The Rev. Lee M. Miller II
Ephiphany 3 – January 25,2015
Mark 1: 14-20
It was Friday night, October 10, 2008.
The Philadelphia Phillies had just defeated the Los Angeles Dodgers in the National League Championship Series, and they were on their way to the World Series.
The whole city was celebrating.
It was like New Years Eve, with people standing on the porches banging pots and pans.
And then we got the phone call that we had been waiting for.
Get to the hospital.
You are about to have a baby!
You see, growing your family through adoption is a little different than growing your family biologically.
If you are a pending adoptive parent,
You still go through many similar experiences as you await the gift of your child.
You get your home ready, the nursery ready, you read child development books and dream about the future.
One difference though.
An adoptive couple, once they are in a process, does not know “how” pregnant they are.
For Heather and me, once all the application work was done, we made an 8 1/2 sheet that on one side talked about us, our family, our history, our dreams, the other side was photographs.
Potential birth parents would look through notebooks filled with sheets like ours, as they considered who they might place their child with.
So once you are in that “book,” our counselor said, “you are pregnant.”
You just don’t know how far along you are.
So 10 months after we first applied.
10 months after pregnancy began.
We got the call.
Get to the Hospital.
You are having a baby.
That’s the Greek word for “Immediately” used in our Gospel Text this morning.
Immediately, eutheos, occurs 69 times in the new testament, but
Mark uses it in his gospel 27 times, as many times as the word is used in Matthew, Luke, and John combined.
After Jesus was baptized in the Jordan by John, Mark says Jesus was “Immediately” driven into wilderness by the Spirit.
At the end of chapter one, in verse 42, Jesus heals a leper whose disease leaves him Immediately after Jesus has touched him.
Later, a woman who has been hemorrhaging for 12 years will see the blood stop Immediately as Jesus confirms that it is her faith that has made her well.
And even in the Garden of Gethsemane, there is haste, for as Jesus finished teaching, “Immediately” Judas arrives on scene with the chief priests and scribes who are there to arrest him.
What was it about Jesus?
What was this power he had, that he could look you in the eye, call you by name, and invite you to leave everything behind and follow him, immediately?
We don’t know much about the 12 who Jesus calls by name.
We can put some pieces together, but we don’t know the whole back story;
In this case only that the brothers, Simon and Andrew are Galilean fisherman, and they were casting their nets in the same part of the sea as another pair of brothers, James and John, sons of Zebedee.
I feel for Zebedee in this story.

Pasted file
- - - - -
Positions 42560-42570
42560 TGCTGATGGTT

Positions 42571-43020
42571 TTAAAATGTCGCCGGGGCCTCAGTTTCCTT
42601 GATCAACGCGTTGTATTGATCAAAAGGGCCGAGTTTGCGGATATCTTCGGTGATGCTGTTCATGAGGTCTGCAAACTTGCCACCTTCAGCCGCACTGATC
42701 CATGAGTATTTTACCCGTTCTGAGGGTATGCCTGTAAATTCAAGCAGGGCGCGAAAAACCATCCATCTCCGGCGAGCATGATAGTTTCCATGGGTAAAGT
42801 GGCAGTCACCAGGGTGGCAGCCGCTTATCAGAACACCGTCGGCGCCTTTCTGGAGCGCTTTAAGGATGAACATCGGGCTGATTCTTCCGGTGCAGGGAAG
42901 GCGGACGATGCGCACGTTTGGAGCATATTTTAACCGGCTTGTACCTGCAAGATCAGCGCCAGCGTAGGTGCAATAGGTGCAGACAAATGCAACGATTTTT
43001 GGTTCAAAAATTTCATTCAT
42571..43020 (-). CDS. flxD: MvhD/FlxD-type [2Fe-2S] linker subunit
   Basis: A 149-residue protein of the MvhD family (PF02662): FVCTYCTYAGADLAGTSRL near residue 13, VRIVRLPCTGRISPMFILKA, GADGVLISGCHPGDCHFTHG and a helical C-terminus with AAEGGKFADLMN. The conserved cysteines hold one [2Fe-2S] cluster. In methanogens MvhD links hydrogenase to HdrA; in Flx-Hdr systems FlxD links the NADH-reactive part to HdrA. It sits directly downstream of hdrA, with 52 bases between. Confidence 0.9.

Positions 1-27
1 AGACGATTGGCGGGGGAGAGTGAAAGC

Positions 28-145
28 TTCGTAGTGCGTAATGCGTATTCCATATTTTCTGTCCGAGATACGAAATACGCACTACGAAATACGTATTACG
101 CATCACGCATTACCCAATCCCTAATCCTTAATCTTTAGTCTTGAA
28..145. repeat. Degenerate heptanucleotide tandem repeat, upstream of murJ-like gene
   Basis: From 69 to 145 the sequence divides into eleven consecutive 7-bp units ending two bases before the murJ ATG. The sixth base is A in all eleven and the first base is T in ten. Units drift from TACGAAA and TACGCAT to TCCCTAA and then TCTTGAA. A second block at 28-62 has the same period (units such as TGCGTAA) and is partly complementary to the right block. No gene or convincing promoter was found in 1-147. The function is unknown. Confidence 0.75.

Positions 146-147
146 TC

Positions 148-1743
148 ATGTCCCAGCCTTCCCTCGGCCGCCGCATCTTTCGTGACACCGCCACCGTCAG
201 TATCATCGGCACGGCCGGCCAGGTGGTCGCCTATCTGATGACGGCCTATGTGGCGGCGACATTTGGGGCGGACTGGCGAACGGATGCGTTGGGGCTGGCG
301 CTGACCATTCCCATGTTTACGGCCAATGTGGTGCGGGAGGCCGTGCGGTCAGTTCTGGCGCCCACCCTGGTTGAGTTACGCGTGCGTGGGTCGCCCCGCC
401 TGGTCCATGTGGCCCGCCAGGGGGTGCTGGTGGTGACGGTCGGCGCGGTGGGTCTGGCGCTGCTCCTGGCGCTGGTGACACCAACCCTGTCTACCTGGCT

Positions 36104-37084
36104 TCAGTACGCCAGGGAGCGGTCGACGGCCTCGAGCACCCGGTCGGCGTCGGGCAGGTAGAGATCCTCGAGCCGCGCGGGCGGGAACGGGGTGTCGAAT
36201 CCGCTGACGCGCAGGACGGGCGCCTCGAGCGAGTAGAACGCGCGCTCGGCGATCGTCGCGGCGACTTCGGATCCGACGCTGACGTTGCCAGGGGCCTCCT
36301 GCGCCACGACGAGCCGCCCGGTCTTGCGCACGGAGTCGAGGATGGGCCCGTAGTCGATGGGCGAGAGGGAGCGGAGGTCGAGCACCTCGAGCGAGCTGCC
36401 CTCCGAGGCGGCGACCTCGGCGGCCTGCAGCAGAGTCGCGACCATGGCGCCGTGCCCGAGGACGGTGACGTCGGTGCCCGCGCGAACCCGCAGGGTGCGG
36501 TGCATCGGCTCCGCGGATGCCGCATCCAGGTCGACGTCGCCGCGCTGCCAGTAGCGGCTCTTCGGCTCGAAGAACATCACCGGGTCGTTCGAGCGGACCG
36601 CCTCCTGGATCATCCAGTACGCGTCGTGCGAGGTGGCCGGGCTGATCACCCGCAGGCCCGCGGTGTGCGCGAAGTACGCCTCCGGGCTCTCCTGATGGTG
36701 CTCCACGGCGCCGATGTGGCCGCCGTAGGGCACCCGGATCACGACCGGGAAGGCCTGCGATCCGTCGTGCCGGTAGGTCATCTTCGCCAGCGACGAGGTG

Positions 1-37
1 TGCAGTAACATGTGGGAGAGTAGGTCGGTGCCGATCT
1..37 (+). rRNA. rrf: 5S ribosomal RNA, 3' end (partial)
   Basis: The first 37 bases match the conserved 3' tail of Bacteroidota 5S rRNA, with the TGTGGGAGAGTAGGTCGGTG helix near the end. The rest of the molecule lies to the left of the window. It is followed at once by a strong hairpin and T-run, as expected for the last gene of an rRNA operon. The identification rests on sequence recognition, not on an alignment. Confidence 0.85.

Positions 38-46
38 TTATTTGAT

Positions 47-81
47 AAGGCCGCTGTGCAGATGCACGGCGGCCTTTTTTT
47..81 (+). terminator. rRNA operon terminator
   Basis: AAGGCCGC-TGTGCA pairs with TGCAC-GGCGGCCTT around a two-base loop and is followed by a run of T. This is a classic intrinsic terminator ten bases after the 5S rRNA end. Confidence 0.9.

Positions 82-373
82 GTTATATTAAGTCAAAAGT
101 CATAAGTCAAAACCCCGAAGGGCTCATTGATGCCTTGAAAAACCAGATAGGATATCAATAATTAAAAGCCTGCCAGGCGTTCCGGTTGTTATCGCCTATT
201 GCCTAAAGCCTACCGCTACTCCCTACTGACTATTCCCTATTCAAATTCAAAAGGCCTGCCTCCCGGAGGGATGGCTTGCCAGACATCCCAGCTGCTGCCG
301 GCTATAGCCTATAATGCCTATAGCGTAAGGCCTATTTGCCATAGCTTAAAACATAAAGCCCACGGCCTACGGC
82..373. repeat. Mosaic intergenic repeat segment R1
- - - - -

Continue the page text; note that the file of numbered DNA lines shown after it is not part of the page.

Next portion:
One moment he is working the family fishing business with his two sons; perhaps trying to decide who is going to run the shop after he retires.
The next moment his sons are headed out.
We’re leaving dad.
I don’t know about you, but I don’t often react to things – immediately.
Certainly at a time of crisis, one responds.
When there is an emergency, one runs.
But other times, I am, we can be, slower to respond. Slow to act.
We will weigh the pros and cons. Appropriately so.
We will measure risk and gain; strategize the potential outcome.
In our text this morning, there doesn’t appear to be an emergency.
It does not seem to be an urgent call.
Yet in the invitation to follow,
Simon and Andrew, James and John, leave their nets and follow the Christ.
It makes me wonder…
What do we need to do, immediately?
Annie Lee Cooper was born in Selma Alabama on June 2, 1920.
As a young woman she moved to Canonsburg, Pennsylvania where she married Brad Cooper, but in 1962 she returned to her hometown to care for her elderly mother.
Annie Lee Cooper became a leader in the Civil Rights Movement after being denied the right to vote; a right she fulfilled with honor as a registered voter in Pennsylvania.
Her attempt to register to vote in 1963 led to her being fired as a nurse at a local rest home.
When other clergymen asked Rev. Dr. Martin Luther King Jr., why the movement couldn’t wait, his response was appropriately firm.
We cannot wait for justice.
Injustice anywhere is injustice everywhere.
We need justice today.
That call from 1965 still rings true today – even more urgently!
What are we being called to today, church?
Where is God calling you, and inviting you to respond…
Is there a relationship in your life, that needs to hear a word of reconciliation or forgiveness.
Is there a co-worker who is in need of prayer?
Is there a young person, in need of encouragement or support?
Where is God calling you? Where can you respond – immediately?
What is one thing you can do this week – to respond to God’s call to love?
And how about us as a church?
Jesus is calling us to get out of the boat –
To follow him!
Jesus names us and claims us; calls us, and invites us to follow
Using the gifts that God has already given to us, and to go -
Into the work of the kingdom.
What will we do?
Where will we go?
Jesus is calling us to get out of the boat –